How to Choose a Size on a Swimsuit Pattern


When I’m sewing a pattern that I haven’t sewn before, I usually jump straight to the pattern pieces and measure the high bust and the hip to choose what size I will sew. Patterns often don’t list their finished measurements and sizing charts often don’t say how much ease they include but a pattern piece reveals all. However, this technique falls apart when selecting a swimsuit size for many reasons. Below, I’ll detail these reasons and explain what to consider instead so that you can best select the size of your swimsuit sewing pattern.

Note: Like any sewing pattern, when sewing a swimsuit you can have a pretty good guess about the right size to start with, but you are well served to make a muslin and use that to fit adjustments specific to your body.

Nautilus Swimsuit View B bottom closeup

Ease: For fitted garments with stretch, 0-2 inches of negative ease gives a pretty reliable modern fit and for fitted garments without stretch, 1-2 inches of positive ease does the same. However, these ballpark figures are NOT helpful when picking out a swimsuit size because you want MANY inches of negative ease in your swimsuit. A ballpark number to start with is 5 inches of negative ease, although you may find you need/want more or less depending on how stretchy your fabric is (not all swimsuit fabrics stretch the same amount) and how snug/supportive you like for your swimsuit to be.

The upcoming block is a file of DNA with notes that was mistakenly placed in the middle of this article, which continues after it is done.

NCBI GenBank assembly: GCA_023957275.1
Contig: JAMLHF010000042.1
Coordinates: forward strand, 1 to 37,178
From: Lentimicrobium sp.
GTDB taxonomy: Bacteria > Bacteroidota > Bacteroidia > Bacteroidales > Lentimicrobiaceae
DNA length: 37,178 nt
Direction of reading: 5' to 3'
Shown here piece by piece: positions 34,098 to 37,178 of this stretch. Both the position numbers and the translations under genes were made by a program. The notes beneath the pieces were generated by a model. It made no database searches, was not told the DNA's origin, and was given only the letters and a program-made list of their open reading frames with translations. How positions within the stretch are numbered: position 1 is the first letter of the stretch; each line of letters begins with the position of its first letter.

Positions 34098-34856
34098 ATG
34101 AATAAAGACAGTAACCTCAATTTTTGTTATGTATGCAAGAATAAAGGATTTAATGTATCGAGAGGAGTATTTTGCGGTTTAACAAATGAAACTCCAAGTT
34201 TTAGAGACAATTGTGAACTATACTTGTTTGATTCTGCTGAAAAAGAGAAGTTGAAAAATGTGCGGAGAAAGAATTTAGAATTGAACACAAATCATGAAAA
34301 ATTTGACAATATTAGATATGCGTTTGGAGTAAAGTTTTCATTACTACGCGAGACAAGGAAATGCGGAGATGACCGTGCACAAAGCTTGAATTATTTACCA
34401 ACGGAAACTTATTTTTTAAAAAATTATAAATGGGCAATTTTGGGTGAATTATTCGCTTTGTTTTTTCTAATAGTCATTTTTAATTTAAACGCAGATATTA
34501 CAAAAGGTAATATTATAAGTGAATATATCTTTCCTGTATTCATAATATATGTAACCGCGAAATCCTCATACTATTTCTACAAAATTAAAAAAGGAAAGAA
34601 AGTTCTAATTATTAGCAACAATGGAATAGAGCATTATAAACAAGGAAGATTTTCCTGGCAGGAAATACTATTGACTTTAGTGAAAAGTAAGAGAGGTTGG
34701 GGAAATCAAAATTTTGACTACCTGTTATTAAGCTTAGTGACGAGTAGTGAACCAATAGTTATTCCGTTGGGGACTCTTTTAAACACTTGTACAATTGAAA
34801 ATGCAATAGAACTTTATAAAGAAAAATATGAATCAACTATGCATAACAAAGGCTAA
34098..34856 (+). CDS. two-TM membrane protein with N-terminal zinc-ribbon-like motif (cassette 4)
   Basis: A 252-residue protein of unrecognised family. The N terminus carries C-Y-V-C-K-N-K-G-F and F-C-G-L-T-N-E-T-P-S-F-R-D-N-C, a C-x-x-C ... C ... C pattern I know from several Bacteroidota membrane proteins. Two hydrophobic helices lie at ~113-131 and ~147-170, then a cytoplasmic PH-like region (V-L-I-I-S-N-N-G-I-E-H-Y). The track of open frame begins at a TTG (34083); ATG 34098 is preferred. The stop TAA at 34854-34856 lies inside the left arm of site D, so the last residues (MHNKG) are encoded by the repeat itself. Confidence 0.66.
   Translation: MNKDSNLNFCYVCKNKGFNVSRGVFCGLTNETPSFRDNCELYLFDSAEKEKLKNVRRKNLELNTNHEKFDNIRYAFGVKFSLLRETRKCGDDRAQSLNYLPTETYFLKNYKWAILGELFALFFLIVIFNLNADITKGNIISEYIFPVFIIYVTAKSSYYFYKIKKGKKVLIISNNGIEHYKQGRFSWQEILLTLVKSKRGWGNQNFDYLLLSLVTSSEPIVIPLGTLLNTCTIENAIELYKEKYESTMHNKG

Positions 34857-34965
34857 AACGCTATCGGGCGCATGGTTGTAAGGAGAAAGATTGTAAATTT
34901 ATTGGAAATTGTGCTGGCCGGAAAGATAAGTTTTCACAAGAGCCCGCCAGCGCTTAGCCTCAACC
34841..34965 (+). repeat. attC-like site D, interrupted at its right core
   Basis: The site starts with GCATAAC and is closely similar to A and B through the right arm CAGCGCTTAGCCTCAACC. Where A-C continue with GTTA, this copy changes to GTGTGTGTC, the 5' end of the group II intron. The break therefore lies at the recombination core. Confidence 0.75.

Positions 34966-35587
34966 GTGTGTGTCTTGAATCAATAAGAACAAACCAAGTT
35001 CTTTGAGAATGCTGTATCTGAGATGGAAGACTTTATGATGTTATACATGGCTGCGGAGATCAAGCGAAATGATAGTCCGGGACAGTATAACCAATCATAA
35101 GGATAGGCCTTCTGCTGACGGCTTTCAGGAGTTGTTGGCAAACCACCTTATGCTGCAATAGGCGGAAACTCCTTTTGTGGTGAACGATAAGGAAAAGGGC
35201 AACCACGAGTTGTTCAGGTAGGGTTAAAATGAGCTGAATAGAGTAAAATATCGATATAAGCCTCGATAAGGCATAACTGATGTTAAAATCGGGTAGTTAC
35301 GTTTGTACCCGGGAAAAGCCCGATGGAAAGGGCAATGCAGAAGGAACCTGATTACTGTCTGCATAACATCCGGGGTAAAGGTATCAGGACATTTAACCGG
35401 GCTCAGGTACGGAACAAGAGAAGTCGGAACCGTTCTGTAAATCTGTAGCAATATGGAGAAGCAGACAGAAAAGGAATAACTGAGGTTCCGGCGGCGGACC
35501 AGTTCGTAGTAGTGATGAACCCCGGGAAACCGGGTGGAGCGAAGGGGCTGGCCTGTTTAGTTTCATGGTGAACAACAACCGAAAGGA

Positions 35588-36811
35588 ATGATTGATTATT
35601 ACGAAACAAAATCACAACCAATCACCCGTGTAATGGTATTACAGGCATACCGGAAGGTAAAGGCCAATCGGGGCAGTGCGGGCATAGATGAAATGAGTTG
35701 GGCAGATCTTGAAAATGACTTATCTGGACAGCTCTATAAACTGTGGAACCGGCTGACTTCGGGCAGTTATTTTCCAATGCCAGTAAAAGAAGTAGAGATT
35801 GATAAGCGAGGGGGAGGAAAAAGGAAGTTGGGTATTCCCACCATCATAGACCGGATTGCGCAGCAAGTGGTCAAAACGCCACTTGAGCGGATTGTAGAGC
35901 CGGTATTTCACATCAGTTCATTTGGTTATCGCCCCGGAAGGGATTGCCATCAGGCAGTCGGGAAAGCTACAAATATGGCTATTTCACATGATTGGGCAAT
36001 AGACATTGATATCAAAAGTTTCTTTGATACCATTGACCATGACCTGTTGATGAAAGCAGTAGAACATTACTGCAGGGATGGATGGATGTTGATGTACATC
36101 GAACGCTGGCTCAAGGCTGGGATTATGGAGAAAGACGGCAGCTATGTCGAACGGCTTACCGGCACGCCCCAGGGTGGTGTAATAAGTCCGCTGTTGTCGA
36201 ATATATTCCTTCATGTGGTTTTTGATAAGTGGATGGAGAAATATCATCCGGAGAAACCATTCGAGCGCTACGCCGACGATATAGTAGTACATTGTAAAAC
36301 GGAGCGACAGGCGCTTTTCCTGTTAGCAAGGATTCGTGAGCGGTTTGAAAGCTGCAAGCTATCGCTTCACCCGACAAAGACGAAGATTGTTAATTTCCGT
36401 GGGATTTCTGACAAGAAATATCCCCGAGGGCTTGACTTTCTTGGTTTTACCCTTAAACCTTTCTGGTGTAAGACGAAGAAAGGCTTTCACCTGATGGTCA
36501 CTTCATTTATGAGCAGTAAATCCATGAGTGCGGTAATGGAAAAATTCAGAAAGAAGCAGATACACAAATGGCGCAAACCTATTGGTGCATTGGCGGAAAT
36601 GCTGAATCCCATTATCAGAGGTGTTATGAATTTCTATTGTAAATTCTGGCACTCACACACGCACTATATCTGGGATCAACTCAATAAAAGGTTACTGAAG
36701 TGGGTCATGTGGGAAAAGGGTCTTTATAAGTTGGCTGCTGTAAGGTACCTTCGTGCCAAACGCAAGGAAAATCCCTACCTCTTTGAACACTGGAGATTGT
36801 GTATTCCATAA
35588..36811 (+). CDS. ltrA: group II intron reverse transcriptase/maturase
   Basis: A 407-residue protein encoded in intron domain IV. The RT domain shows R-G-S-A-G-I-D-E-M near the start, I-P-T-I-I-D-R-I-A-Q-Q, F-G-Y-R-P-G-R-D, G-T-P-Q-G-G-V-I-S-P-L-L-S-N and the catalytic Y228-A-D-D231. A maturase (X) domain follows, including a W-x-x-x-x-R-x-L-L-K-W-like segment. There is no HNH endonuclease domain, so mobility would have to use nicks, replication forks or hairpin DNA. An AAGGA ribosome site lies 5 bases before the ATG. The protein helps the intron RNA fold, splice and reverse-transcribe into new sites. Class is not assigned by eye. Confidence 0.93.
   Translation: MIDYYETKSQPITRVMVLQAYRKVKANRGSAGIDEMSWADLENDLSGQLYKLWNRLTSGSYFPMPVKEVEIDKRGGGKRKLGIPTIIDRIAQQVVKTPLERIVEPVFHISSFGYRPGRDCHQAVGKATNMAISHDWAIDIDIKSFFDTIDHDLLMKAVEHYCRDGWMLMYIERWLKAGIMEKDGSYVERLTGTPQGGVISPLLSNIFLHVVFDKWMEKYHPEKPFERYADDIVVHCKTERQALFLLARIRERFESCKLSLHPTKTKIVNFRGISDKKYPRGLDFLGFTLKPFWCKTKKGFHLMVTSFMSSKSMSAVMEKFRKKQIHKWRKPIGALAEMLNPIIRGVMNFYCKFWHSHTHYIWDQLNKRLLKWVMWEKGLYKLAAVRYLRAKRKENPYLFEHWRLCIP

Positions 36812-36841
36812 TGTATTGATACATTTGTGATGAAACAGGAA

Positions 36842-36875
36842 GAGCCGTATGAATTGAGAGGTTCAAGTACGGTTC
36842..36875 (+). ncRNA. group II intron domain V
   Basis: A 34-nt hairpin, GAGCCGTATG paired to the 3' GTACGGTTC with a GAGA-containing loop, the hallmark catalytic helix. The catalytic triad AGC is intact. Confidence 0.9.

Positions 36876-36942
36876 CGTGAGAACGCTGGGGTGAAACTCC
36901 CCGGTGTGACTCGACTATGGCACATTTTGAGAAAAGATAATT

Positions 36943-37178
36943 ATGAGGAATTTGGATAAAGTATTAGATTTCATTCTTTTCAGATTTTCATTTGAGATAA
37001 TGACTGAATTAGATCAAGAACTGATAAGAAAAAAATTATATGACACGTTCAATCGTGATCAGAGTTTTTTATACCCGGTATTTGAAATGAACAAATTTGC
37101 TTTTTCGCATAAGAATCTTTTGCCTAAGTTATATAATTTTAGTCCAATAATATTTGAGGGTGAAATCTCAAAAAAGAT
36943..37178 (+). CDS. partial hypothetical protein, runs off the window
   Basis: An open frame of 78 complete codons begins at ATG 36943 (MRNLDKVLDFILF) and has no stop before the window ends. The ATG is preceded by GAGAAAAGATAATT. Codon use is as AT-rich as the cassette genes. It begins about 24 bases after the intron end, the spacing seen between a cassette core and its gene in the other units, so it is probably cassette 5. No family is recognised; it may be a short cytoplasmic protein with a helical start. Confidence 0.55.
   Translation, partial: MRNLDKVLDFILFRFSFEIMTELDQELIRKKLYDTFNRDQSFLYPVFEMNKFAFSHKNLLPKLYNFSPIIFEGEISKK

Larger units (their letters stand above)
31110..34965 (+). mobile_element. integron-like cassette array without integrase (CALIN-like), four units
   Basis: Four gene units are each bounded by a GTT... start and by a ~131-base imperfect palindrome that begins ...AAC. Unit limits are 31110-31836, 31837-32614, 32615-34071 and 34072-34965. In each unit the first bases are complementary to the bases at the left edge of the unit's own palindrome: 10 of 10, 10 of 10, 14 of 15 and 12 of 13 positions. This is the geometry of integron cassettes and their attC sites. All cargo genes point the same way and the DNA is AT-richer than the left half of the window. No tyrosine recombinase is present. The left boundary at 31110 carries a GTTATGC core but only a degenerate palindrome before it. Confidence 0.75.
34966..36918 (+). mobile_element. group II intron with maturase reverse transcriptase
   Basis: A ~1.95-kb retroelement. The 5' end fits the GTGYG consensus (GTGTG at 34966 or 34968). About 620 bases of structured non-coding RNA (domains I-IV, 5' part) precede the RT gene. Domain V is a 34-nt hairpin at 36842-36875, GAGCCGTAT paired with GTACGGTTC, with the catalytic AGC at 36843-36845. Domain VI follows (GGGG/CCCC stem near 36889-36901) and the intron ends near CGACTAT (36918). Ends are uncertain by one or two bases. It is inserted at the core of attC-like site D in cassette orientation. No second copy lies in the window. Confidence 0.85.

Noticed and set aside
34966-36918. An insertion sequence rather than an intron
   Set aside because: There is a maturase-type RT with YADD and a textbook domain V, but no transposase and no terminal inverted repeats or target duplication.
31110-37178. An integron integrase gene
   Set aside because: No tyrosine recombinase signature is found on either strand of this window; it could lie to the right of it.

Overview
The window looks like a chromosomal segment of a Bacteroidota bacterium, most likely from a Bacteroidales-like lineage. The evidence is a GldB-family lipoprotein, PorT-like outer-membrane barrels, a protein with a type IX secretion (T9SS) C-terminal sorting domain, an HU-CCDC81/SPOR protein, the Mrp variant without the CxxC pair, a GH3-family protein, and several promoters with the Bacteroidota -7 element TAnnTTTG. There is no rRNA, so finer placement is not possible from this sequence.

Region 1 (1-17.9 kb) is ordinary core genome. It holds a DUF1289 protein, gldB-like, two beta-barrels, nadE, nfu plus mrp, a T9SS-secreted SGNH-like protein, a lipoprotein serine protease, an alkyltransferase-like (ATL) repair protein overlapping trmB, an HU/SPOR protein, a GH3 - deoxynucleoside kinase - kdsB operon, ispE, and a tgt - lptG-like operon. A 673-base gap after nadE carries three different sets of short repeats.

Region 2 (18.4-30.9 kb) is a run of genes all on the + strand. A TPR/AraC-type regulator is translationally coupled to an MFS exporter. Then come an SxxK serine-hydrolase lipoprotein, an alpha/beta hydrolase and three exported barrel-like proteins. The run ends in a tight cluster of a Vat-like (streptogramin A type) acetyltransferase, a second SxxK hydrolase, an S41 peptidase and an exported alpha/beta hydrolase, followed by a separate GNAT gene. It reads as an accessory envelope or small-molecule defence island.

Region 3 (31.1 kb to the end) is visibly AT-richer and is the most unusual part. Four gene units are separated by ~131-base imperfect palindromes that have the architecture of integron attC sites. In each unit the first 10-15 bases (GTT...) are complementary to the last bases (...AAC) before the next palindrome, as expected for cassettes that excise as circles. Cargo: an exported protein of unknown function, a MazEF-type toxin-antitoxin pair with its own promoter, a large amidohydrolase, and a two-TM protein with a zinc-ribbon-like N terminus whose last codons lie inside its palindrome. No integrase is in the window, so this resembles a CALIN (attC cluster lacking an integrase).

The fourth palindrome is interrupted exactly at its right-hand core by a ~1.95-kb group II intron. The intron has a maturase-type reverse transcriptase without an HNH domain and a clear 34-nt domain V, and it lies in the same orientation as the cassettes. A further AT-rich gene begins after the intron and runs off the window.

Nautilus Swimsuit View B top back

Measurements: High bust and hip are often used for selecting sizes however they aren’t so helpful when picking a swimsuit size because most swimsuits don’t cover the high bust or the hip so you can’t get an accurate measurement for that area off of the pattern pieces. Instead, try measuring your high hip and your under bust and comparing those measurements to the pattern pieces.


Bust Size: This may seem obvious, but if you typically need to do an FBA or SBA on your patterns, for most swimsuit patterns you will probably need to do one as well. If your FBA or SBA adjustments aren’t more than an inch (maybe 2), then you might be able to get away with just choosing a size larger for the top.